The fact that `the gate I3 and the grooves II in which the gate is positioned are wedge-shaped, the fact that the ribs IS.' and cooperating guideways Id keep the gate centrally positioned in the 4 grooves II, and the fact that the grooves II are cut away at 38 at their bottoms, all contribute in preventing the sticking of the gate in the grooves 4and in reducing the wear on the gate and grooves and in keeping the grooves normally clear of the deposits. The provision for delivering jets of a cleaning medium into the grooves II, whereby any gummy or sticky accumulations in the grooves can be quickly dissolved or dislodged is a further factor in insuring reliable performance over a prolonged period or time and with only a minimum amount of care.

I claim:

l. In a gate valve of the character described, a wedge-shaped gate having its two faces located in downwardly converging'planes, a housing provided with inlet and outlet ports, wedge-shaped grooves in the side walls oi said housing to accommodate said gate, said gate movable up or down within said grooves, vertical ribs of less thickvness than said gate, ,centrally positioned on the side edges of said gate, vertical guideways for said ribs centrally positioned within said grooves, said ribs and said guideways acting to hold said gate steady and centrally positioned with respect to said grooves when said gate is in raised position, vertically-extending Vchambers in the side walls of said housing substantially in registration with said grooves respectively, discharging ports for said chambers extending through 'the housing walls to said grooves, whereby when a fluid 'under pressure is delivered into said chambers the discharge of said iiuid through said ports will aid in keeping said grooves clear, a slot extending across said housing at the upper ends of said grooves, and a bonnet positioned above said slot to accommodate said gate when said gate is in raised position, said vertice-.1 guideways continuing up into said'bonnet.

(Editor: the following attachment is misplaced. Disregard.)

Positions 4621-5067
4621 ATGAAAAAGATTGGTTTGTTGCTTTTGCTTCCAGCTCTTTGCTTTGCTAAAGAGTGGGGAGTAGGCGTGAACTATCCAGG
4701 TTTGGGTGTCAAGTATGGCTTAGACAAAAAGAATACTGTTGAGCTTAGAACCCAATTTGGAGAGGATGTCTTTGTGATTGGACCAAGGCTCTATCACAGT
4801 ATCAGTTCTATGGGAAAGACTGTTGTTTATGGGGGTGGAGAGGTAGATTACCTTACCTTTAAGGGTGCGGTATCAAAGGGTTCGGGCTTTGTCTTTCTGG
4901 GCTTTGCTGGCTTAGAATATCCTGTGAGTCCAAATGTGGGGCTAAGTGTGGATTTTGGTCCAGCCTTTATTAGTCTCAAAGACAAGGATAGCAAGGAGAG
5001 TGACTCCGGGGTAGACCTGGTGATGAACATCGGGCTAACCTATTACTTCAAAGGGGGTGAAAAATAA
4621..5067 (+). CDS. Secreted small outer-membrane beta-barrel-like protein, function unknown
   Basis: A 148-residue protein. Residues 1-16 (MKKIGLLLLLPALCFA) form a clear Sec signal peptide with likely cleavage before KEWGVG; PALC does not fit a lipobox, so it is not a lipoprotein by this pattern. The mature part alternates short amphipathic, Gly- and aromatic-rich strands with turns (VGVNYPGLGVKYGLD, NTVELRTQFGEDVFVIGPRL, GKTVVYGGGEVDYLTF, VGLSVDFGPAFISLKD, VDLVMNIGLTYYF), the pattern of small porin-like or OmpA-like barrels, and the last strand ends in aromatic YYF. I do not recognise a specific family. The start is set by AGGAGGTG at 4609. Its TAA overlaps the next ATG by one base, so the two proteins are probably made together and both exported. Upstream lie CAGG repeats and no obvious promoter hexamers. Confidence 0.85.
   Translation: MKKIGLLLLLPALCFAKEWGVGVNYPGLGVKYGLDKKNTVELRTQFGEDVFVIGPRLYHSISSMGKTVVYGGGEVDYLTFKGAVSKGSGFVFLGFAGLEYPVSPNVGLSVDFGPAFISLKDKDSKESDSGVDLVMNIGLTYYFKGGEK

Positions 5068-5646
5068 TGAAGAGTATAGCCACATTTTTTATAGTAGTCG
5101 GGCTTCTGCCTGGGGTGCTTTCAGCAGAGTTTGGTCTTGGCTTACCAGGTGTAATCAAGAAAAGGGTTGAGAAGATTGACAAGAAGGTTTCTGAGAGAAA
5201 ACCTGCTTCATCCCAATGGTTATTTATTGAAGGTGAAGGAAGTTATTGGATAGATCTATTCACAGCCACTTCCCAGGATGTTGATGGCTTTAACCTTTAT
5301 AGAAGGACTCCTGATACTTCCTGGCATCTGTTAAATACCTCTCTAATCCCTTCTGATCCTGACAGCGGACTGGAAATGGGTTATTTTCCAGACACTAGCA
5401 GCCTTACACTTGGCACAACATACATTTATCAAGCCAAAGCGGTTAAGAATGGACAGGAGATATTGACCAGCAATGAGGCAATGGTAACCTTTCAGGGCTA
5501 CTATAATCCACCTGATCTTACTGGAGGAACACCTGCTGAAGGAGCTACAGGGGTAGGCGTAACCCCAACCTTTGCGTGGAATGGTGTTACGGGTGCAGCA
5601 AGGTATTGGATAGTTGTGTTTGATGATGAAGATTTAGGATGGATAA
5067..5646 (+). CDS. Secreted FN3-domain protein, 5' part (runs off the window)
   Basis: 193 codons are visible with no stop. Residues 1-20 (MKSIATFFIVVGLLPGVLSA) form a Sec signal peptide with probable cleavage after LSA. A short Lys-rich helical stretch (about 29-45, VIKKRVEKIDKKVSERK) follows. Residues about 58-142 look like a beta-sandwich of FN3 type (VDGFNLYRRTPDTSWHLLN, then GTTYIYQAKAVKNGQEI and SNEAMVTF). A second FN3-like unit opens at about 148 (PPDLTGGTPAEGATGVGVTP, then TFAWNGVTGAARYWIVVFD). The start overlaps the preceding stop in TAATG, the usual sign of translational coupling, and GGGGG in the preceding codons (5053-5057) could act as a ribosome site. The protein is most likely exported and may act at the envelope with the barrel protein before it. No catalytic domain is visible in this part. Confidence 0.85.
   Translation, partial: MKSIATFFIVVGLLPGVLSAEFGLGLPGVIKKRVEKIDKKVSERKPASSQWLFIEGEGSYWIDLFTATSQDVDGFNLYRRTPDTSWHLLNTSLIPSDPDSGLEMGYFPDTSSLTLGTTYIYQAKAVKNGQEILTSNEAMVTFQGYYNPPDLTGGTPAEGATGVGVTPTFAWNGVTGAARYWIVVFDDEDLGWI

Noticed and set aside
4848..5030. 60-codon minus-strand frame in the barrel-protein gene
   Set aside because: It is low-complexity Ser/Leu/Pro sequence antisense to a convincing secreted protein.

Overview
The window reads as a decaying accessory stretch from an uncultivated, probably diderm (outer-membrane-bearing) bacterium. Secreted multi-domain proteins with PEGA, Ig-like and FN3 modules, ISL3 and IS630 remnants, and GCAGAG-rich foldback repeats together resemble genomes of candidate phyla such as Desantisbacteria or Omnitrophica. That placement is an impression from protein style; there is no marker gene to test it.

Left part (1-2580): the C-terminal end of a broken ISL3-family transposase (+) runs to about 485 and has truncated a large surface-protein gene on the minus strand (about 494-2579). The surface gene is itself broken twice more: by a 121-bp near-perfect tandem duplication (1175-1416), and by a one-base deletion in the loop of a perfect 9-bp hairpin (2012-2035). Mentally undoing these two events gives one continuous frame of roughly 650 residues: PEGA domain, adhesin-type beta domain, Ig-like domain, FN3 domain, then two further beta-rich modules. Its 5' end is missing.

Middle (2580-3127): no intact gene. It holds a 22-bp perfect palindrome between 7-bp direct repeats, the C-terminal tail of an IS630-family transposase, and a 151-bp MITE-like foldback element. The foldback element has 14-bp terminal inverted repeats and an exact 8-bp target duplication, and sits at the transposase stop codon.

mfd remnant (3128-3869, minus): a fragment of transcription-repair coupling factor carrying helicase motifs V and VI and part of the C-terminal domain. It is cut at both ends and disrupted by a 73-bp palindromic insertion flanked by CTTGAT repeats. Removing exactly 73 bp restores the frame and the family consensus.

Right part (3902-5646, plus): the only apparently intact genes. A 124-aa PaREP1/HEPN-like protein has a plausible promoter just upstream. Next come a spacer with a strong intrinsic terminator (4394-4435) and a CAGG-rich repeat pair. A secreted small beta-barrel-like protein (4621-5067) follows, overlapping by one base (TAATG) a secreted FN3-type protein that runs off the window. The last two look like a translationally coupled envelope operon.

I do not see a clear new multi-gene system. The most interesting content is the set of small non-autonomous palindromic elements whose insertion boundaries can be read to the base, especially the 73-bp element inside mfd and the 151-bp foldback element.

2. A gate valve of the character described including a wedge-shaped gate having its two faces located in downwardly converging planes, a housing provided with inlet and outlet ports, wedgeshaped grooves in the side walls or" said housing to accommodate said gate, said gate movable up or down within said grooves, a portion of one wall of each groove being cut away at the bottom to facilitate the pushing of material out of said grooves, Vertical ribs of less thickness than said gate, centrally positioned on and extending down the side edges of said gate from the top, the bottom ends of said ribs out ofi square, vertical guideways for said ribs centrally positioned within said grooves extending down in said grooves from the top of said housing, the bottom ends of said guideways sloping downwardly and inwardly, said ribs and said guideways acting to hold said gate steady and centrally positioned with respect to said grooves when said gate is in raised position, chambers on the outside of the side walls of said housing substantially in registration with said grooves respectively, discharging ports for said chambers extending through the housing Walls to said grooves and guideways, whereby when a uid under pressure is delivered into said chambers the discharge of said fluid through said ports will aid in keeping said grooves and guideways clear, a slot extending across said housing at the upper ends of said grooves, a bonnet positioned above said slot to accommodate said gate when said gate is in raised position, said vertical guideways continuing up into said bonnet, a bottom slot extending across said housing at the bottom ends of said grooves, and a removable plug closing said latter mentioned slot.